Ogiek People Say They Are Forgotten Victims of Kenyan Election
24 June 2008
De capua interview with Kiplangat Cheruyot - Listen (MP3)
recovers from last December's post-election violence, the Ogiek
people say they remain the forgotten victims. Their homes were
burned and members of their community were attacked.
The Ogiek live
in the Mau Forest in Kenya's Rift Valley and are the country's
largest forest-dwelling hunter-gatherer community.
( Burnt Ogiek home in Nakuru )
Cheruyot is the program officer for the
Peoples Development Program. From the town of Nakuru, the
scene of much of the violence, he spoke to VOA English to Africa
Service reporter Joe De Capua about reconciliation efforts with
post-election crisis in the country, there was a sign of a deal
between…two political parties. It brought the whole country a
unity, a kind of a solidarity that we forget the past and try to
develop the country or national development. So, the Ogiek
community living in Mau Forest are now happy about the situation
because there is a power-sharing in this grand coalition
government. So, lately there haven't been skirmishes, no more
clashes. What people are doing, they are trading. They are doing
business. And there is no sign of an enmity that you can see, like
what happened during the election crisis," he says.
He adds, "Everything
now is getting better. There is a healing process going on and
reconciliation process going on."
Ogiek elders have been meeting with elders of other ethnic groups to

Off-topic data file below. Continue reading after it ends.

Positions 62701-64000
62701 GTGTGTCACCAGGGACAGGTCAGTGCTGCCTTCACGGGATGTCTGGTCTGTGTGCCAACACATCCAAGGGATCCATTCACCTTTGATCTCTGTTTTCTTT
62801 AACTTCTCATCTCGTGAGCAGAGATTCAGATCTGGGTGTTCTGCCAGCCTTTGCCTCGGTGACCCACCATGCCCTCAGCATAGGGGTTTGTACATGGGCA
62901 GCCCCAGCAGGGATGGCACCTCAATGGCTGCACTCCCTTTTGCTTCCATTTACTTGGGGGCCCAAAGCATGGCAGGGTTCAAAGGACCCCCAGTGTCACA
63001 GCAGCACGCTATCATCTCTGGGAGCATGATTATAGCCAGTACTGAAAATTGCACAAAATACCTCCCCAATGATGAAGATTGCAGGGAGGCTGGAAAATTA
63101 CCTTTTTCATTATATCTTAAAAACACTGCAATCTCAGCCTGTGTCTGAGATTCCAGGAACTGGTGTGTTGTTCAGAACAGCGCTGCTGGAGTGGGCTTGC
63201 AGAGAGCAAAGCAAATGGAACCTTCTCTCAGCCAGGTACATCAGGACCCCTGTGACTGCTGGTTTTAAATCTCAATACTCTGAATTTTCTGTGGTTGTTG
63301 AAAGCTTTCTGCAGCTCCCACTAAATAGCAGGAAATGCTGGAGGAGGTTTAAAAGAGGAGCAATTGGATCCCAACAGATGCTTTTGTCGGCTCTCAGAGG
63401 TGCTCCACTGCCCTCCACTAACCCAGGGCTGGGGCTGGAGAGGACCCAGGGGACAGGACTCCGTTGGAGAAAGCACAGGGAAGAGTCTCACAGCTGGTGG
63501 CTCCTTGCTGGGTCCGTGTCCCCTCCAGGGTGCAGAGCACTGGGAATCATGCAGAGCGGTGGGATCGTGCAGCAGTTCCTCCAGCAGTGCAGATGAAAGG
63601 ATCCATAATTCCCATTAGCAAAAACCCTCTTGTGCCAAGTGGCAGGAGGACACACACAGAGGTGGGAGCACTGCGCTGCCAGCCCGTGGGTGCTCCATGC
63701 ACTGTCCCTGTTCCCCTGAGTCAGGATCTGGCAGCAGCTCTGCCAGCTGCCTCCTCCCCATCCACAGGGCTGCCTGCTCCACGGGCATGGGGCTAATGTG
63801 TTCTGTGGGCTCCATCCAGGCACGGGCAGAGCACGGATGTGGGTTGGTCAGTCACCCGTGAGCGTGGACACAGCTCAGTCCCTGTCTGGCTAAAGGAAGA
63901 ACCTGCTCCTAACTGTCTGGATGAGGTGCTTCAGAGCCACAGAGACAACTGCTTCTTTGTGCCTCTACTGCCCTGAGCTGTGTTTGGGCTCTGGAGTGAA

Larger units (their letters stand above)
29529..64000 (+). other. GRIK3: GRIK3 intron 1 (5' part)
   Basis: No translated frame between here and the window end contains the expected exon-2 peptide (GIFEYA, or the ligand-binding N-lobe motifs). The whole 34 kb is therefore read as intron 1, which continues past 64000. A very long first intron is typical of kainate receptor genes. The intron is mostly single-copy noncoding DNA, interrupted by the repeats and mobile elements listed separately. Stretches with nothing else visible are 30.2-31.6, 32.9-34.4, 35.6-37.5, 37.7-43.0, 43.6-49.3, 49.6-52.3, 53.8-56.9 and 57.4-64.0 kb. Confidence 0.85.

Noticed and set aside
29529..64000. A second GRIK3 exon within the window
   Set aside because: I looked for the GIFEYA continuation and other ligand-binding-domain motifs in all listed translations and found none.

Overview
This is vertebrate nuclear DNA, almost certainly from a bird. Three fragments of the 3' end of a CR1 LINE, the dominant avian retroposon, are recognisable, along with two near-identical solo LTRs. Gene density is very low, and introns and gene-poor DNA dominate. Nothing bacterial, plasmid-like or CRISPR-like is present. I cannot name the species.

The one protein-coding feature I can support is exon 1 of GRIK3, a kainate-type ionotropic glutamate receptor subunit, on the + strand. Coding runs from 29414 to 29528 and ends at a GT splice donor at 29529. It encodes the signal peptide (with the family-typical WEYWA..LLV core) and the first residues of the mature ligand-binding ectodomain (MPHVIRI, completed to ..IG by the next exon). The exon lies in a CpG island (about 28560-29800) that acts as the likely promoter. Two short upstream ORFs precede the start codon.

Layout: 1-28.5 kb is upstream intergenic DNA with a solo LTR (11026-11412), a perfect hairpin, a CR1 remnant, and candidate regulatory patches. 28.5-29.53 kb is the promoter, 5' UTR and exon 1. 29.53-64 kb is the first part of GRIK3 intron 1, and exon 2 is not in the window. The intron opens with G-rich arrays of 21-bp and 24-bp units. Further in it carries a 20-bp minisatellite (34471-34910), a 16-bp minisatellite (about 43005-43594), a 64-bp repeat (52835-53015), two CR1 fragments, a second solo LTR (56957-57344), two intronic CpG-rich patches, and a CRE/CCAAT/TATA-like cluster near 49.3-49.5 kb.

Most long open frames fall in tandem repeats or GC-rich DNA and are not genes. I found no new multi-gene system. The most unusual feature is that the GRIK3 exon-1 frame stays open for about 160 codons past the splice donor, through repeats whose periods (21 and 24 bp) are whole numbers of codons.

restore peace. "The Ogiek can move out of the forest and they can
buy food… And they come to find the Kikuyus moving deeper into…the
forest and try to buy firewood…and at the same time to buy some
honey," he says. The Ogiek are honey gatherers.
and reconciliation efforts, he says the Ogiek have not been
compensated for their burned houses or destroyed property. The
Ogieks supported the opposition party, led by Raila Odinga, in the
burned. In fact we have a number of videos. We have pictures of
those houses, which were burned. But so far, the Ogiek community has
not rebuilt these houses because, one, they do not have resources to
build that. And secondly, they are not part of the people who are
being counted as people who should be compensated by the government
following the post-election crisis," he says.
post-election violence led to destruction of property )
One reason for
that, he says, is the Ogiek did not travel to the cities to register
with police as being displaced. Instead, he says that they were
hiding in the forest to escape the violence. Cheruyot estimates
about 40 houses were burned.
He says that
the Kenyan government has compensated those who were displaced and
sought shelter in camps. He says that each person received a payment
of $140 each. Cheruyot says that a commission set up to ensure
people are able to return to their homes has not visited the Ogiek
are writing letters to the government requesting assistance.